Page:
As Twitter becomes a more popular tool for marketing, CRM, and customer support, organizations are flooding to participate in the conversation. While Twitter provides an outstanding platform for facilitating that interaction, its web interface is not exactly ideal for efficiency. Toggling back and forth between @replies, DM’s, and search results could slow an organization’s usage to a crawl. In a medium built around immediacy, a better set of tools is needed to leverage Twitter for business use.

Two key players have emerged in the race to meet the needs of businesses in the Twittersphere and they couldn’t be more different. CoTweet is the app of choice for heavy-hitters like Ford, Starbucks, and Coca-Cola. Their friendly rival, HootSuite, is used by the likes of Revision3 and the Whitehouse (yes, that Whitehouse). HootSuite’s first foray into this arena offered a host of features that were innovative at the time, but have become commonplace since its release. For the sake of a fair comparison, we’ll be putting CoTweet up against the upcoming HootSuite 2.0 (Beta), which features a more robust set of tools compared to their initial offering.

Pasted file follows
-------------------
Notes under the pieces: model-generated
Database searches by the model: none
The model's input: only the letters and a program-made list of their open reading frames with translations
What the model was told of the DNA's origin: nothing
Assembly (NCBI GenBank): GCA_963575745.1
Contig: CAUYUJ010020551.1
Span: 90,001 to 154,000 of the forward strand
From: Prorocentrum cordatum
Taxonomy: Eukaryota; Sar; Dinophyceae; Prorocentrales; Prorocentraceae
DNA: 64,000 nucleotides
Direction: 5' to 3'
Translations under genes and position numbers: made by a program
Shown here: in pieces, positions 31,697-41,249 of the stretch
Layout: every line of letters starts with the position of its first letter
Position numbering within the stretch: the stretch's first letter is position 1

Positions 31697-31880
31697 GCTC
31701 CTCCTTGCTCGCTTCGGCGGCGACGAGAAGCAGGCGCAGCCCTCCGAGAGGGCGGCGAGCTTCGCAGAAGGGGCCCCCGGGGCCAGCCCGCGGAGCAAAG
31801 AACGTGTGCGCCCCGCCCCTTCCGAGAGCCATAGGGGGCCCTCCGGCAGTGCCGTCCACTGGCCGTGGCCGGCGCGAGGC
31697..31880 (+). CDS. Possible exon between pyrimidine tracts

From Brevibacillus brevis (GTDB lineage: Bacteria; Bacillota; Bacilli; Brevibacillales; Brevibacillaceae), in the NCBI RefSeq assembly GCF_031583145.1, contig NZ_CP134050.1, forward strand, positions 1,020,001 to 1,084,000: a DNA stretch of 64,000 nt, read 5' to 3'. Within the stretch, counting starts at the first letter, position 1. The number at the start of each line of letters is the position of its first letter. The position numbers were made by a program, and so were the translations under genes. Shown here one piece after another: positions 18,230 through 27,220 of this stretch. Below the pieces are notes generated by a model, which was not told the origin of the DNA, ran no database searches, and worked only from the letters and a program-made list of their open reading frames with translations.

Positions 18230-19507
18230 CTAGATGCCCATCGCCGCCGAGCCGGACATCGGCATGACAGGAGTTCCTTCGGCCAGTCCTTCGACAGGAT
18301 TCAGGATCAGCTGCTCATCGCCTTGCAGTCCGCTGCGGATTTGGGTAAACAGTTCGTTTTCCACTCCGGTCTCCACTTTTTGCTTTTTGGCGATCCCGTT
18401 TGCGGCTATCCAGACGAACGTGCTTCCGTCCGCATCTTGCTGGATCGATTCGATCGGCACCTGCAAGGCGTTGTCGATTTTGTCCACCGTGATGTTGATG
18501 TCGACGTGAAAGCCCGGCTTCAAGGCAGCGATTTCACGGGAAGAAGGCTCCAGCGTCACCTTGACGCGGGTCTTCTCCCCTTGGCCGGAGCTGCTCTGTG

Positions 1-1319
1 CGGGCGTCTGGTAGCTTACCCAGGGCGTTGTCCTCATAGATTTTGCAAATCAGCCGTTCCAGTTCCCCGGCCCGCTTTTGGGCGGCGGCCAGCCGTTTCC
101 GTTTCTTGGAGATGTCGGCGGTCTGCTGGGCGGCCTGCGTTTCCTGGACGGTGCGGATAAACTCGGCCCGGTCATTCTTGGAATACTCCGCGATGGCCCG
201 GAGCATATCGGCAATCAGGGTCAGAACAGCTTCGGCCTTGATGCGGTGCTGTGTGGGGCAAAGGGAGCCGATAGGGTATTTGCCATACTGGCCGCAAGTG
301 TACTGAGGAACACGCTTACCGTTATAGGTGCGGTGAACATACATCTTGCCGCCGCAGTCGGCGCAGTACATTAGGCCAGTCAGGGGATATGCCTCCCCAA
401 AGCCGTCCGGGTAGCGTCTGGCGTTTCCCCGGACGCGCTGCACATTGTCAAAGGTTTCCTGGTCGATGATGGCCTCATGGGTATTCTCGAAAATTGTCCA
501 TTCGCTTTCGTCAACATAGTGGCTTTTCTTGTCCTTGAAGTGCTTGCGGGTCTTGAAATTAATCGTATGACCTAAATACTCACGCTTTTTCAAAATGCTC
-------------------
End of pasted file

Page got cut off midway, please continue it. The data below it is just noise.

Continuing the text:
As different as the user experiences are between these two services, they share some core features. At the very least, one should expect support for multiple Twitter accounts, multiple users, scheduled tweets, and integrated URL-shortening. Check, check, check, and check. Both platforms also allow users to automatically insert their initials at the end of tweets to uniquely identify themselves to readers. CoTweet calls them CoTags. HootSuite calls them Auto-Initials or HooTags. I call them initials.

But that’s where the similarities end. For a pair of web-based services heavily-focused on delivering similar results, they go about it in completely different ways. Let’s take a look at them as standalone entities rather than competitors for a moment.

The most noticeable attribute of CoTweet is its utilitarian design. Like a Madison Ave. maven yammering on his Bluetooth, CoTweet clearly means business. The layout is obviously intended to mimic an email inbox, a familiar environment for most.


The CoTweet dashboard with default skin


The CoTweet dashboard with optional Guy Kawasaki skin (for power users)

From the top panel, a user’s list of available accounts is represented by the associated Twitter profile picture. Hovering over those avatars reveals a list of each account’s users and displays who is “On Duty” (I told you it was all about business). Within a large organization with multiple users, it’s good to have a visual indicator of who is responsible for follow-up at any given time. The On Duty settings can be altered, as well as new users added right from that dropdown list.